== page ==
Energy-Efficient Adaptive Sensing in Low Power Wide Area Networks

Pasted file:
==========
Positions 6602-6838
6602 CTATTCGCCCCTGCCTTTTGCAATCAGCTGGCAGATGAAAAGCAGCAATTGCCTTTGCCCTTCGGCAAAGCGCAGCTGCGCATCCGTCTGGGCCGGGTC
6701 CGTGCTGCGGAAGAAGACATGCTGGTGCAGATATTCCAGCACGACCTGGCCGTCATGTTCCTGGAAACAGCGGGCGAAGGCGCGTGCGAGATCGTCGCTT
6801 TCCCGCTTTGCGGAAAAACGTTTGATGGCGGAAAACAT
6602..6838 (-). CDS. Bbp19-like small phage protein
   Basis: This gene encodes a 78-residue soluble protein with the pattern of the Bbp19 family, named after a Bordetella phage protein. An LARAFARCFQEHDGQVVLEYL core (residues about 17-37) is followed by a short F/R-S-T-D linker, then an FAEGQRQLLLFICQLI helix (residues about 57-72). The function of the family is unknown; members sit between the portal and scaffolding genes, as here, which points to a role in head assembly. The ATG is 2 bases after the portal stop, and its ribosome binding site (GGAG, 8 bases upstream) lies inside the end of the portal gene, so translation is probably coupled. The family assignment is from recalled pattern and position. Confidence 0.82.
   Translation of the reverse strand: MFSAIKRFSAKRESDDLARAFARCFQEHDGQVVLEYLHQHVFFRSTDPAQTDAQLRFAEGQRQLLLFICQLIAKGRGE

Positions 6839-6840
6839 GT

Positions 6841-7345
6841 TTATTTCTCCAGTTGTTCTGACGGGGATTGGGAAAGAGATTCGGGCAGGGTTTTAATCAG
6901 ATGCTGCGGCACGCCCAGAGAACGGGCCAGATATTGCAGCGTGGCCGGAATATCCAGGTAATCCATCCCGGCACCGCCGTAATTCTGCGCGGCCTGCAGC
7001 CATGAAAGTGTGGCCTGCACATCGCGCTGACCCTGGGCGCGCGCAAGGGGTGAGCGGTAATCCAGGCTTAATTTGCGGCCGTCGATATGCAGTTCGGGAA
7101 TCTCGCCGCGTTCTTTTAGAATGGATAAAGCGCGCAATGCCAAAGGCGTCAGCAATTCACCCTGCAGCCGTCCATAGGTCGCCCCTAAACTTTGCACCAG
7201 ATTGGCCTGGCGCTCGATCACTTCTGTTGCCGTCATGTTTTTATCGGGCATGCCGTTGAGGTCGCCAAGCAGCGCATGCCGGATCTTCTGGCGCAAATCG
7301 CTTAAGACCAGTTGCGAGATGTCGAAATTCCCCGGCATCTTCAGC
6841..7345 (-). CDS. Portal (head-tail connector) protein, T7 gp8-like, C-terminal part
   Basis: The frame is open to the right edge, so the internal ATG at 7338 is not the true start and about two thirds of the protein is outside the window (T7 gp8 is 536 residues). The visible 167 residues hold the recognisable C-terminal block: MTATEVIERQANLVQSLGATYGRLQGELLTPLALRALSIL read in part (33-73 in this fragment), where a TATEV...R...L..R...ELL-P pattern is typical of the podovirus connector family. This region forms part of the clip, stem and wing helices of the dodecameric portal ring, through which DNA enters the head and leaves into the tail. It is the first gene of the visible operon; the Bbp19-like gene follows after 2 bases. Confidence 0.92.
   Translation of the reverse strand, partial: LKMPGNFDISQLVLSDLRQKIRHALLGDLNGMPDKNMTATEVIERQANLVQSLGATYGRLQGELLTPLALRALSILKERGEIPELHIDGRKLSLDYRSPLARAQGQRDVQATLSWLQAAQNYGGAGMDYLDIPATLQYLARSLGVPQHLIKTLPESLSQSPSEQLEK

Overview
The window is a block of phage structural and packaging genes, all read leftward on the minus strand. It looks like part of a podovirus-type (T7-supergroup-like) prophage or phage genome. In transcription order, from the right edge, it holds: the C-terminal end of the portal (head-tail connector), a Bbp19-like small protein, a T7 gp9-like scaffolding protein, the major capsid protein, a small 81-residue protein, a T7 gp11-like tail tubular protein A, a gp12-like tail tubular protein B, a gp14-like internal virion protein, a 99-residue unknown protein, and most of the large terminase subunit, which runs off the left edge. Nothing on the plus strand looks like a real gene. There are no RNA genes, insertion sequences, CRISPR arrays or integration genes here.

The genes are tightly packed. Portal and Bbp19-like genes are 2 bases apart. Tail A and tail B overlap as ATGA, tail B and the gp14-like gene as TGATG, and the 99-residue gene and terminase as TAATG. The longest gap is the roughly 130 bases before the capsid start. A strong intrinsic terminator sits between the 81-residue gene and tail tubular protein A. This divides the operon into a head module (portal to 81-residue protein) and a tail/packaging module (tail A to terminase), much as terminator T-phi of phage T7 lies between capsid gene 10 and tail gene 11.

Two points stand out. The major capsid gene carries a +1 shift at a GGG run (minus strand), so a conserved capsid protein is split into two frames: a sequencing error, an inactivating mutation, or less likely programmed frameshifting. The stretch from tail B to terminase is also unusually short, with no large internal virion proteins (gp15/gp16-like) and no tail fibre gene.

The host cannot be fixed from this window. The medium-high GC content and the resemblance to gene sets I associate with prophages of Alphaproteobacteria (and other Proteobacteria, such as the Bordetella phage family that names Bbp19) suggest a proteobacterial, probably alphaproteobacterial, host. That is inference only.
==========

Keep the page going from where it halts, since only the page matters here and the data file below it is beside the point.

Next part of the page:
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Low Power Wide Area Networks (LPWAN) is attracting attention from both research communities and the industry due to its low energy, long-range radio communication. Expectations of the capabilities of the LPWAN technologies, with LoRaWAN and NB-IoT being the two most prominent, are high. Standards organizations, such as the 3GPP, promise end-device battery life of more than ten years. However, little research has focused on investigating how this is achievable. This thesis provides a study on the energy characteristics of LPWAN end-devices, focusing on the prominent factors leading to increased energy consumption. The research further investigates the potential implications of applying Adaptive Sensing techniques to the system. From experiments with a Pycom Fipy LoRaWAN device, we show that energy consumption when transmitting uplink packets consists of two parts: an increasing linear factor related to increasing the packet payload size, plus a fixed cost independent of payload. Introducing accumulation of packets, or adaptive sensing, the fixed cost yields a potential reduction in end-device energy consumption of up to 9000 %, compared to using a fixed-rate transmission scheme. The results of the study also show that when adaptive sensing manages to reduce half of the transmitted packets, a seven-month increase in battery life is possible when using a 2400 mAh battery. This increase implies a 65 % extended battery life, even when sending only maximum payload packets.